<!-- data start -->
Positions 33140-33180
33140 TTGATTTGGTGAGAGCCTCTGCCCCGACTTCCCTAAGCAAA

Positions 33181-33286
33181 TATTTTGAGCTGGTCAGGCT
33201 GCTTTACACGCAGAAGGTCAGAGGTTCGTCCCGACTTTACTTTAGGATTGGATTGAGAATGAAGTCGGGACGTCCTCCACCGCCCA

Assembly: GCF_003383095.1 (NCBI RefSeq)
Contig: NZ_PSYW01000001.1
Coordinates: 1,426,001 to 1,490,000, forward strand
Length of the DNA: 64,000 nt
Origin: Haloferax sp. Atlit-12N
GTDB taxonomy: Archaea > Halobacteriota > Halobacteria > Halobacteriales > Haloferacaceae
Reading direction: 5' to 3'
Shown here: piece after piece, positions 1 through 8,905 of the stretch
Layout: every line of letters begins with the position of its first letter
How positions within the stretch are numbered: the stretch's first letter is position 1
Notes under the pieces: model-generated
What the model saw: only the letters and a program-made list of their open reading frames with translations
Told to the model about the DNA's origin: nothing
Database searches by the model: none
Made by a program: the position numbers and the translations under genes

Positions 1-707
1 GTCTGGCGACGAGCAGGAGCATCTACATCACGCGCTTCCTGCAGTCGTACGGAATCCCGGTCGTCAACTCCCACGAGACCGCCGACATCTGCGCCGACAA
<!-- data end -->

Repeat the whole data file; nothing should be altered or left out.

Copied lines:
Positions 33140-33180
33140 TTGATTTGGTGAGAGCCTCTGCCCCGACTTCCCTAAGCAAA

Positions 33181-33286
33181 TATTTTGAGCTGGTCAGGCT
33201 GCTTTACACGCAGAAGGTCAGAGGTTCGTCCCGACTTTACTTTAGGATTGGATTGAGAATGAAGTCGGGACGTCCTCCACCGCCCA

Assembly: GCF_003383095.1 (NCBI RefSeq)
Contig: NZ_PSYW01000001.1
Coordinates: 1,426,001 to 1,490,000, forward strand
Length of the DNA: 64,000 nt
Origin: Haloferax sp. Atlit-12N
GTDB taxonomy: Archaea > Halobacteriota > Halobacteria > Halobacteriales > Haloferacaceae
Reading direction: 5' to 3'
Shown here: piece after piece, positions 1 through 8,905 of the stretch
Layout: every line of letters begins with the position of its first letter
How positions within the stretch are numbered: the stretch's first letter is position 1
Notes under the pieces: model-generated
What the model saw: only the letters and a program-made list of their open reading frames with translations
Told to the model about the DNA's origin: nothing
Database searches by the model: none
Made by a program: the position numbers and the translations under genes

Positions 1-707
1 GTCTGGCGACGAGCAGGAGCATCTACATCACGCGCTTCCTGCAGTCGTACGGAATCCCGGTCGTCAACTCCCACGAGACCGCCGACATCTGCGCCGACAA